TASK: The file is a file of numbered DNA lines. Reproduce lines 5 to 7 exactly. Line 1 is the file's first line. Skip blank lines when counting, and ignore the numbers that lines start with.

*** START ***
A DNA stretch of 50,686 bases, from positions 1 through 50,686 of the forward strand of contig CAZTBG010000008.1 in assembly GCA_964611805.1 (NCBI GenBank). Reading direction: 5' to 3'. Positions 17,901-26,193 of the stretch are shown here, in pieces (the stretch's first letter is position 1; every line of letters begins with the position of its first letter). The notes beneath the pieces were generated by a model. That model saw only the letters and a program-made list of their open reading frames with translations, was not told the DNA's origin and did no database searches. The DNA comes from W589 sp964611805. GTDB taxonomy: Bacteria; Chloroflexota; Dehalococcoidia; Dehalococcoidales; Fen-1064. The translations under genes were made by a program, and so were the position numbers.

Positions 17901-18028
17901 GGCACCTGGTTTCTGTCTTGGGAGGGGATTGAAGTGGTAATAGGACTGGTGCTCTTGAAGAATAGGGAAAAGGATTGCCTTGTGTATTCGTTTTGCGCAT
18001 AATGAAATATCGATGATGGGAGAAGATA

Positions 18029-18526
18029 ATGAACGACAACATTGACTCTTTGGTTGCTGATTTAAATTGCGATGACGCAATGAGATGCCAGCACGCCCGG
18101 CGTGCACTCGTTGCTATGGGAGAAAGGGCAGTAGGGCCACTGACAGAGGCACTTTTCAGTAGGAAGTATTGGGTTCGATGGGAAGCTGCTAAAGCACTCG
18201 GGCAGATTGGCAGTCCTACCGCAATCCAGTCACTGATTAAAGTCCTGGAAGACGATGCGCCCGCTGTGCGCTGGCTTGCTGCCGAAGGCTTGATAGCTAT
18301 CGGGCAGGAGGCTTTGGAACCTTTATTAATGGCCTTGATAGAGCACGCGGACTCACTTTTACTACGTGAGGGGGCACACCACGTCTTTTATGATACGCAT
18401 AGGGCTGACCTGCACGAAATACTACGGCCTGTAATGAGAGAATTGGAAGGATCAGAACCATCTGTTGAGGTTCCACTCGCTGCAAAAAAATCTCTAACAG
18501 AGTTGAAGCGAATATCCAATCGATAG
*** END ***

Positions 18029-18526
18029 ATGAACGACAACATTGACTCTTTGGTTGCTGATTTAAATTGCGATGACGCAATGAGATGCCAGCACGCCCGG
18101 CGTGCACTCGTTGCTATGGGAGAAAGGGCAGTAGGGCCACTGACAGAGGCACTTTTCAGTAGGAAGTATTGGGTTCGATGGGAAGCTGCTAAAGCACTCG